GREENVILLE, N.C. (WNCT) — Japan is home to 10% of the world’s active volcanoes. But most of the volcanoes aren’t visible from the surface of Earth.
Japan’s Fukutoku-Okanoba volcano is an underwater volcano, just three miles north of South Iwo Jima. The Japanese Coast Guard has reported patches of milky blue water popping up in that area over the past decade.
But on August 13, there was much more to see than discolored water.
A towering plume of steam and volcanic gases rose above the water, a sure sign that eruptions were happening beneath. By August 14, the smoke from this underwater volcano reached as high as 11 miles above the surface.
This caused an issue for aviation. Volcanic ash is made up of jagged rock particles that can damage and even cause plane engines to fail. The Japan Meteorological Agency issued an ash advisory, with multiple flights canceled as a result.
It also created a boating hazard. On August 17, satellite imagery captured a newly formed Island of pumice drifting near the eruption site. It’s over 60 miles long. Pumice is one of the only types of rock that can float, for months or even years at a time, due to a combination of surface tension and air-filled holes within it. These rocks can scrape a ship’s hulls and propellers as well as clog cooling systems and engines.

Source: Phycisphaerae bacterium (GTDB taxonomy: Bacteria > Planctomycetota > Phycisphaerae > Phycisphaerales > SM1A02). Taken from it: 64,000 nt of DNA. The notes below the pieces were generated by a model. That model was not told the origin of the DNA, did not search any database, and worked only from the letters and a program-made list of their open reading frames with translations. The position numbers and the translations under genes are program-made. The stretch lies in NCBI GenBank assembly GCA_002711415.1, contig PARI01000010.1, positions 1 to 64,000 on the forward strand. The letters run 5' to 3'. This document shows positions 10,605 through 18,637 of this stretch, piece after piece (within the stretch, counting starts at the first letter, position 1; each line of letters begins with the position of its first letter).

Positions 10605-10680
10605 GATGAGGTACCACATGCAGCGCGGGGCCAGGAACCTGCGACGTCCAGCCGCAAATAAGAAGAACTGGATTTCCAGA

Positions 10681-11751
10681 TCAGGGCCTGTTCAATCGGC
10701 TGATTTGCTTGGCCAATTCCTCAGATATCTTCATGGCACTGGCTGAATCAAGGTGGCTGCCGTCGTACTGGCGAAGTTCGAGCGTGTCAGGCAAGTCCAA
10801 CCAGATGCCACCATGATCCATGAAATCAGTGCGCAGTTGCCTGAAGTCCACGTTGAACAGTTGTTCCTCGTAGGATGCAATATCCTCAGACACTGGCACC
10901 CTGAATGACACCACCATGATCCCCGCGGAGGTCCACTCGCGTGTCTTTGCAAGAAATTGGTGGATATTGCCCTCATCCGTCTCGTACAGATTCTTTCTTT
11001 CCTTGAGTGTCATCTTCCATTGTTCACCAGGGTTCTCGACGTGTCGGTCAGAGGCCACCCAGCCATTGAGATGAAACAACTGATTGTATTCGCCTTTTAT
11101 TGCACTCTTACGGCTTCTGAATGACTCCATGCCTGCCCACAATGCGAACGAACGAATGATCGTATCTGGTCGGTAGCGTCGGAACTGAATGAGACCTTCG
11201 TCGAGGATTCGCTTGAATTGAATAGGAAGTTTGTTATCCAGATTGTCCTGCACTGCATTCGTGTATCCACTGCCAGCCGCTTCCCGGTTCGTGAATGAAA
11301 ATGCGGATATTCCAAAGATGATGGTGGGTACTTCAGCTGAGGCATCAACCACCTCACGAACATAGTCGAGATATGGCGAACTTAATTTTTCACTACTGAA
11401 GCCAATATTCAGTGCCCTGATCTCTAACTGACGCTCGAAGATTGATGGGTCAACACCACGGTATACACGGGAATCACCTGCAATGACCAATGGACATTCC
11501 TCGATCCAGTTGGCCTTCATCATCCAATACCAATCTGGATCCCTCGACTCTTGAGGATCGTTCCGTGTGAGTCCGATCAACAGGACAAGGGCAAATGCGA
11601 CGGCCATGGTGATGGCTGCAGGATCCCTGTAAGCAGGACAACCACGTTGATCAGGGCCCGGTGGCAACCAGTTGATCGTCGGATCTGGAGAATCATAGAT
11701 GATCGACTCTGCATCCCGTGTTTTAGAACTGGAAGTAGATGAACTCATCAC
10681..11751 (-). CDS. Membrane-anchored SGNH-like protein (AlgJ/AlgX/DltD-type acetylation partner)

Even though more than 80% of volcanoes are underwater, scientists are still developing marine warning systems to give people the best possible chance to respond in time.